BEIJING, Sept. 15, 2022 /PRNewswire/ — Chinese President Xi Jinping on Wednesday began official visit to Kazakhstan – the country in which the Belt and Road Initiative (BRI) was first proposed back to 2013, and Uzbekistan, and will attend the Shanghai Cooperation Organization (SCO) summit.
The visit to two Central Asian countries marks a monumental culmination of nine-year bilateral cooperation under the BRI, as the mega mechanism has unleashed a plethora of opportunities for the region ranging from economic fronts such as energy, mineral to security and politics, while also facilitating its export diversification efforts and integration into the global economic system.
The local business community has also hailed the visit, with high expectations on future deepened high-quality cooperation that could further flex China’s advantage in capital and tech know-how as well as Kazakhstan’s edge in rich agricultural and natural resources.
Analysts said that the prospects for cooperation is also underpinned by a relatively stable geopolitical environment in Central Asia, plus a further enhancement of China–Russia comprehensive strategic partnership, and they hold firm on the role of the BRI – despite the launch of several Western-led infrastructure schemes and fear-mongering campaign – on continuing serving as stabilizer and propeller in the regional development.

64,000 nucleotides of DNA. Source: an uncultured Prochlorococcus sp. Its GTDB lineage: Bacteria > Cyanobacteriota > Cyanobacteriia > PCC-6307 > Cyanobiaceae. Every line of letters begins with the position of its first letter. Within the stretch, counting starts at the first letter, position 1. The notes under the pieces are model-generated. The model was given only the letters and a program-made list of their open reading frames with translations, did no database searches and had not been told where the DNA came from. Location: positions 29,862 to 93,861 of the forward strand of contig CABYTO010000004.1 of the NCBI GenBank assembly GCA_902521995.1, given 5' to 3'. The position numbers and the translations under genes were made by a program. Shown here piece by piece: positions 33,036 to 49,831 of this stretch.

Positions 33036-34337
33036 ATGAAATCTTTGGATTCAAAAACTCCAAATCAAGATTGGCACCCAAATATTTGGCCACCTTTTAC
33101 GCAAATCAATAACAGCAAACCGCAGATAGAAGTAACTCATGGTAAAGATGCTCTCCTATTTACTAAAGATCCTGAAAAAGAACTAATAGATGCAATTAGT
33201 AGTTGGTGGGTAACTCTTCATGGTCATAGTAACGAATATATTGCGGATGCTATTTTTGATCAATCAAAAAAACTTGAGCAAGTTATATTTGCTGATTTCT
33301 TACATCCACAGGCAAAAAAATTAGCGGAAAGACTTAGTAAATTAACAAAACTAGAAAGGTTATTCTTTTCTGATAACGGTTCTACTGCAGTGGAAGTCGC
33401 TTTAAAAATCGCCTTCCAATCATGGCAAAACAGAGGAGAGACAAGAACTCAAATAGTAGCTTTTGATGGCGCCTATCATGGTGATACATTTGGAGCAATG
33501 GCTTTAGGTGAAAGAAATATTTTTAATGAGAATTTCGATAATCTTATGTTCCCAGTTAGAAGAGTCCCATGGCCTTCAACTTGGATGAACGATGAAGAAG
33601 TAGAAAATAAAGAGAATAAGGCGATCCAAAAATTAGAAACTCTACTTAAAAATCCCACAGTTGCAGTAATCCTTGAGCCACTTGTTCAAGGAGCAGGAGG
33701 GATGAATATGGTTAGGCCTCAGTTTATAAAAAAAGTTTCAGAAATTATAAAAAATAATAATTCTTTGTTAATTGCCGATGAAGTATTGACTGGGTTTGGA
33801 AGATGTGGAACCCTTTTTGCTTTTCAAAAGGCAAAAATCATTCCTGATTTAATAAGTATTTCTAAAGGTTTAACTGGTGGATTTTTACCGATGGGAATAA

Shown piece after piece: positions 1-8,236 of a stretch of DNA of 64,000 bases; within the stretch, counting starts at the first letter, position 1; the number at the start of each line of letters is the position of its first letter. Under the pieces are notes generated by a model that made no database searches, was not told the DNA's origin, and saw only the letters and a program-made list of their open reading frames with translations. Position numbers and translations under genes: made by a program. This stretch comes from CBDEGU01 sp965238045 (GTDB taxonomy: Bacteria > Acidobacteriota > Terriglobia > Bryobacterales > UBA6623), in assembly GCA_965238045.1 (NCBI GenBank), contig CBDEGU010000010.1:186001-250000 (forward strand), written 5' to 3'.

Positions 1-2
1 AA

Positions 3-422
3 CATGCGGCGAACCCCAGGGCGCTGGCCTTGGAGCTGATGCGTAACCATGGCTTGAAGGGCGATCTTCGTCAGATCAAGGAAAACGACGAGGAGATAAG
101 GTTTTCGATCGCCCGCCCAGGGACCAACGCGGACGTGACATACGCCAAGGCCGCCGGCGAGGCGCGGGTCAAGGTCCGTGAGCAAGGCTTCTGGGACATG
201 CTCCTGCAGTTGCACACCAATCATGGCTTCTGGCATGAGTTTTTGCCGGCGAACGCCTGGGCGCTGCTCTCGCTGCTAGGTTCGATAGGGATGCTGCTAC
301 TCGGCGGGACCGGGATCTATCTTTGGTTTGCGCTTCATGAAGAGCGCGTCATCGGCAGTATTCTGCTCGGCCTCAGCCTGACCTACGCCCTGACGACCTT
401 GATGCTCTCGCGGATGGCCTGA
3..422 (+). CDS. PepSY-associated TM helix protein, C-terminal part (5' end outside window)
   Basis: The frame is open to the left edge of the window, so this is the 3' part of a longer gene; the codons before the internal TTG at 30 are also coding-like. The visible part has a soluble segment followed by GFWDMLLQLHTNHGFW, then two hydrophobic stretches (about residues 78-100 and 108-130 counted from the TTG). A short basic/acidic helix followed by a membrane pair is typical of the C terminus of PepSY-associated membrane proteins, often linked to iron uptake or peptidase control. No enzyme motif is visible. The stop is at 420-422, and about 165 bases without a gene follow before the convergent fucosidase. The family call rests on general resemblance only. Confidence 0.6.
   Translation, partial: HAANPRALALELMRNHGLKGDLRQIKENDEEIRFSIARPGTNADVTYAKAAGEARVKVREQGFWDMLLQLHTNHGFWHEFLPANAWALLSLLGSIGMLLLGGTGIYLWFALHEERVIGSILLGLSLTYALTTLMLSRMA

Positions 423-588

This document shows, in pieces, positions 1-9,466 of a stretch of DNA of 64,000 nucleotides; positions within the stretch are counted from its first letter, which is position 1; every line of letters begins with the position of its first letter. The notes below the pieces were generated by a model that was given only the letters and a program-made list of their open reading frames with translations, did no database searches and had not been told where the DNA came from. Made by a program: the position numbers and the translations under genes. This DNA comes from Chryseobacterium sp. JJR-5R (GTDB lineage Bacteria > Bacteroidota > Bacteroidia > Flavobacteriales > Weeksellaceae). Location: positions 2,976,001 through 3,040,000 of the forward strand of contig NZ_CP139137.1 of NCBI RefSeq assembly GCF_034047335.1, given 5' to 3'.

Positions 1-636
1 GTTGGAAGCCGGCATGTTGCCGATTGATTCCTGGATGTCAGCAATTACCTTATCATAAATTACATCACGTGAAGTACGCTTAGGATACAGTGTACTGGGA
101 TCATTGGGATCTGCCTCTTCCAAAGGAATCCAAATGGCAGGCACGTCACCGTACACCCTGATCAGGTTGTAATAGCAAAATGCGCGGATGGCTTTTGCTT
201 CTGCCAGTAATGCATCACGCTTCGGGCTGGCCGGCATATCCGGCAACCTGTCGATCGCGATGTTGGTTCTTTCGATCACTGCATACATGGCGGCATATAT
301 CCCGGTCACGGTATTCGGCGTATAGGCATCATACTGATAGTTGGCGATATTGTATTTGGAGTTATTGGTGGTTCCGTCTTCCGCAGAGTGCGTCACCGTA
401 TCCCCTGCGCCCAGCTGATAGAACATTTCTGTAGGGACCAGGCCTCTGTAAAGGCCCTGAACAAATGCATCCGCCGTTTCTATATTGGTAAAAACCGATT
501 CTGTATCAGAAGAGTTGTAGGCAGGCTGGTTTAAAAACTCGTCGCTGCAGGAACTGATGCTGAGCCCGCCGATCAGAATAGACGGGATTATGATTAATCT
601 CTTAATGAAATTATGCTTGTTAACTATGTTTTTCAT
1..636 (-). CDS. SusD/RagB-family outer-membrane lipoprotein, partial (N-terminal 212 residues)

We look forward to the visit in deepening mutual understanding and trust, and bringing bilateral economic and trade ties closer, the Kazakhstani subsidiary of state-owned China Civil Engineering Construction Corporation (CCECC) told the Global Times on Wednesday.
CCECC has mainly invested in Kazakhstan’s mineral sector, and one landmark project under construction is the tungsten ore mine, located at the city of Almaty, or about 150 kilometers from the Khorgas port in Northwest China’s Xinjiang Uygur Autonomous Region.
The Almaty tungsten ore mine is a world-class super-sized strip mine, with prospective reserves of 500,000 tons. It is included in the list of key China–Kazakhstan production capacity projects of BRI.
Tungsten ore is a strategic resource, with rising valuation. In addition to Tungsten ore, Kazakhstan also ranked global high in terms of reserves of copper, zinc, steel, lead, cobalt and gold. And those minerals, once being exploited, are full of market potential, CCECC said.
Energy is another field which bilateral collaboration yields fruitful results. On Tuesday, the first new energy project jointly built by China and Kazakhstan, the Shelek wind farm commenced operations.
According to a statement the project contractor Power Construction Corporation of China sent to the Global Times, the wind farm can generate 230 million kilowatt-hours of electricity per year, which means a reduction of 206,000 tons of greenhouse gas emissions and saving of 89,000 tons of standard coal each year.
The flagship BRI project also echoes with Kazakhstan’s infrastructure initiative “Bright Path” and a global push in reducing carbon emissions. According to Kazakhstan’s energy department, the Shelek wind farm will help to alleviate the power shortage issues in southern Kazakhstan and promote the country’s carbon reduction plans and power restructuring.